‘Child’s Play’ and ‘Obliteration’ were eye-opening.
We live in a world steadily more ruled by technology, where smartphones contain our lives and screen time is at an all-time high. Humans created technology to make life easier, more fun, more entertaining but when does it stop? Should we have paused a long time ago? It was these questions that the double bill, ‘Child’s Play’ and ‘Obliteration’ questioned in very different ways.
‘Child’s Play’ could be described as a frenzied homage to adolescence. The half-hour narrative followed a boy (Jack Edwards) who discovered a glove of all-hallowed power after being pulled into his television set. Once the glove was found, chaos ensued.
The teen was given the power to do whatever he wanted, dance to his favourite song, make music, play video games, that is until the glove took over. After he agreed to the terms and conditions that “none of us read”, the glove began to control the boy’s every movement, until it eventually killed him.
A film played prior to the performance which appeared to be the origin story of the glove. While this was well filmed and edited, it lacked pace due to the long shots and pregnant pauses in between the action. The clip could have been shortened to maintain audience interest, however, once Edwards took to the stage, energy increased and audiences laughed along to the gags and nostalgic memories.
Edwards committed to his role with much zeal and enthusiasm. His energy was infectious and his physicality made the gloves controlling tendencies obvious. It is clear that the script played to this young actor’s strengths as a physical performer. In particular at the beginning of the performance when Edwards was pulled into the television screen.
Through only sound effects and lighting the actor impressively rolled and fought against himself to the point where the audience could almost feel a force as it pulled him into the television. Edwards’ dance skills were also impressive and made the performance light-hearted and fun but with a darker undertone.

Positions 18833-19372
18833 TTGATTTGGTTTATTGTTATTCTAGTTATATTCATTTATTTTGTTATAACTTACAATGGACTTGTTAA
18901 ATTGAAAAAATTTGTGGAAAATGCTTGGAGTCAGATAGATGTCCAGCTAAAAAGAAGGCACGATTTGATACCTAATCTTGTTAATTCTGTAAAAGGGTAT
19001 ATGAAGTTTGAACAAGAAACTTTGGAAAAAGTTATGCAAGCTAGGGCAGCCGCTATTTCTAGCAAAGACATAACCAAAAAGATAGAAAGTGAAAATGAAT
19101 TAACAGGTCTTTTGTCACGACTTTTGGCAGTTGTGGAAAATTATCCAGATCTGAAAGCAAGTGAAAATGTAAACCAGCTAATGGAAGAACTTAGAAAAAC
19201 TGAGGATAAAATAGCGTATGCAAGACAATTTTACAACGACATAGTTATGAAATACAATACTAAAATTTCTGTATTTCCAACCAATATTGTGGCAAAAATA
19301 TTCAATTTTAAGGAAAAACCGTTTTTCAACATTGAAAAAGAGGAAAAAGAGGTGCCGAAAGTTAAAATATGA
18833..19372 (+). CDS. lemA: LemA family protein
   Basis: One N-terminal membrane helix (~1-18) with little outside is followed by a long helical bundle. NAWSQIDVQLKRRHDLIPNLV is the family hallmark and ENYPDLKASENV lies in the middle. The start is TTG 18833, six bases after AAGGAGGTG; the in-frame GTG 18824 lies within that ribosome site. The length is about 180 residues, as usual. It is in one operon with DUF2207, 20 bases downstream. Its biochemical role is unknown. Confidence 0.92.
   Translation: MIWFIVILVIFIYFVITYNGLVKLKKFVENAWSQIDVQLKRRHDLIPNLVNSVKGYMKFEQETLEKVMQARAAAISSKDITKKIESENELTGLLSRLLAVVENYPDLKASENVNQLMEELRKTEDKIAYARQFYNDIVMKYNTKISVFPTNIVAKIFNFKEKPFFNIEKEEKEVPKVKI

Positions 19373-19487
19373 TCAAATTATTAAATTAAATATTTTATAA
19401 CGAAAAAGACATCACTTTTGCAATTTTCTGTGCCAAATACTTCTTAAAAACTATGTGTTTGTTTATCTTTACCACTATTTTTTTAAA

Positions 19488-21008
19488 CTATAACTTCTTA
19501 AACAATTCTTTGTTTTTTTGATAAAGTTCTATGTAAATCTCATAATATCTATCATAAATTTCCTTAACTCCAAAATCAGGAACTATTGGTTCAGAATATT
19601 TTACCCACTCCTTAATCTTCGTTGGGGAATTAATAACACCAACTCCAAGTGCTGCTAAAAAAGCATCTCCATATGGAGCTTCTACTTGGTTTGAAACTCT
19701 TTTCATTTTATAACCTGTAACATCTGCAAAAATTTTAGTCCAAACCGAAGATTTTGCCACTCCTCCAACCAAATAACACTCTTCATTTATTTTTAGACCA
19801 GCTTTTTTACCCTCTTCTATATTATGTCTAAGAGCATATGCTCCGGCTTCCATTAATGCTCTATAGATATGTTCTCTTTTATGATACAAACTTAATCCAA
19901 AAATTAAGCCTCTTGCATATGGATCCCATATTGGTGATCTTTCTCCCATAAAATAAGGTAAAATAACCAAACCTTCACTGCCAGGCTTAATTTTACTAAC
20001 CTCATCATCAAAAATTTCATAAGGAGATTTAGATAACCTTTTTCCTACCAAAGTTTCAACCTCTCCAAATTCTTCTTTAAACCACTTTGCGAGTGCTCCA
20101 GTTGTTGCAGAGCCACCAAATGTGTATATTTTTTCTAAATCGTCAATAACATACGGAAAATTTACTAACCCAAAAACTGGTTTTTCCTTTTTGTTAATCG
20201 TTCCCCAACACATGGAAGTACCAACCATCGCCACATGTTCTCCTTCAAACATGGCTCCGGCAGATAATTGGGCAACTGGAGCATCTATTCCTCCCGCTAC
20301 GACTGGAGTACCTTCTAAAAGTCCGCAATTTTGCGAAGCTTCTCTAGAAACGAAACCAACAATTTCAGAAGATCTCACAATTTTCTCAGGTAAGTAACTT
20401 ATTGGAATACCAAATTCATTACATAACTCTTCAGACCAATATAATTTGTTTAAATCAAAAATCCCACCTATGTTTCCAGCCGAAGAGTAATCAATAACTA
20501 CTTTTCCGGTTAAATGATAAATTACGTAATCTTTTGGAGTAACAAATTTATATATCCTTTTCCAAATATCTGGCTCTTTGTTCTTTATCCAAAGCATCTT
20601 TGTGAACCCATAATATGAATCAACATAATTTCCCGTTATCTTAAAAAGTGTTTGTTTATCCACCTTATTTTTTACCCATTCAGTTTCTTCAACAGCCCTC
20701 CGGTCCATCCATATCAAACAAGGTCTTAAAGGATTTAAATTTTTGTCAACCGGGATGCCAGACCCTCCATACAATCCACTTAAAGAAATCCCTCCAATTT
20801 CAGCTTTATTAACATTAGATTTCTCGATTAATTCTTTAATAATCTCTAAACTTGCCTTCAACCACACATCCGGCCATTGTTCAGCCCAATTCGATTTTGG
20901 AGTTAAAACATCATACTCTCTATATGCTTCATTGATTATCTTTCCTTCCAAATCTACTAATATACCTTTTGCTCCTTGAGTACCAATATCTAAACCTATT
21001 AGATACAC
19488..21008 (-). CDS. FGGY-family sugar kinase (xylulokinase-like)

‘Obliteration’ was a distinct change of pace, telling the story of Hisashi Ouchi, a nuclear scientist who sustained the largest amount of radioactive energy any human has ever experienced. Jack Pacey took on the role of a doctor, delivering a lecture to the audience and using Ouchi’s experience as a teaching tool on the ethical complexity of the medical field. The performance was an interesting analysis of what it meant to take research ‘too far’ and when that seeking that information could become ethnically detrimental.
Ouchi worked at the Tokaimura nuclear centre when he was instructed to fill a precipitation tank. The tank was overfilled and reached a critical stage, exposing Ouchi to over three hundred times the level of radiation a human body can sustain. Pacey took audiences through the horrendously gruesome details as Ouchi’s physical form deteriorated.
The narrative was periodically spliced with voice recordings from Ouchi and subtitles were projected onto the back of the theatre. While the text was difficult to read from the audience, this element added an extra layer of interest and a welcomed breather from the gory details.
Pacey was an engaging speaker and did a commendable job for presenting the entire performance solo, including technical jargon and a clear narrative with distinct detail. His confidence helped to engage audiences and he effectively traversed the entire stage, making use of most of the props in the space. Audiences may have been more engaged if there was a break in the monologue to add more theatrical elements, such as lighting changes or a soundscape which supported the narrative being told.
It would be impossible to ignore the conclusion of ‘Obliteration’ which saw Pacey knelt on the floor, amongst a sea of paper cranes, shaving his head. You could hear the audience’s gasp, we all looked at each other questioning what was happening on stage. Was it a wig? What was he doing? And then another gasp as he took the rotating blades of an electric shaver directly through the centre of his hair. What remained was a confused audience and an incredibly committed actor.
While it is always important to assume the intelligence of the audience, this moment may have been more effective had its context been made clearer. Pacey included artistic moments at the beginning and conclusion of his performance, however, these need to be more clearly rooted in the narrative for the audience to make sense of these dramatic sections.
‘Child’s Play’ and ‘Obliteration’ allowed audiences to reflect on the human condition and our thirst for knowledge. Both productions achieved vastly different levels of reflection for audiences. ‘Child’s Play’ was a lighthearted fantasy with a dark twist and ‘Obliteration’ investigated a dire historical event. Both played their role in educating audiences on science and technology that exceeded human advantage, and instead began to work to our detriment. This thought-provoking double bill was just another offering put forward by one of Brisbane’s newest and most exciting theatre festivals.
To make sure you don’t miss out on The Brisbane Sci-Fi Festival next year, visit https://www.scifitheatrefest.com.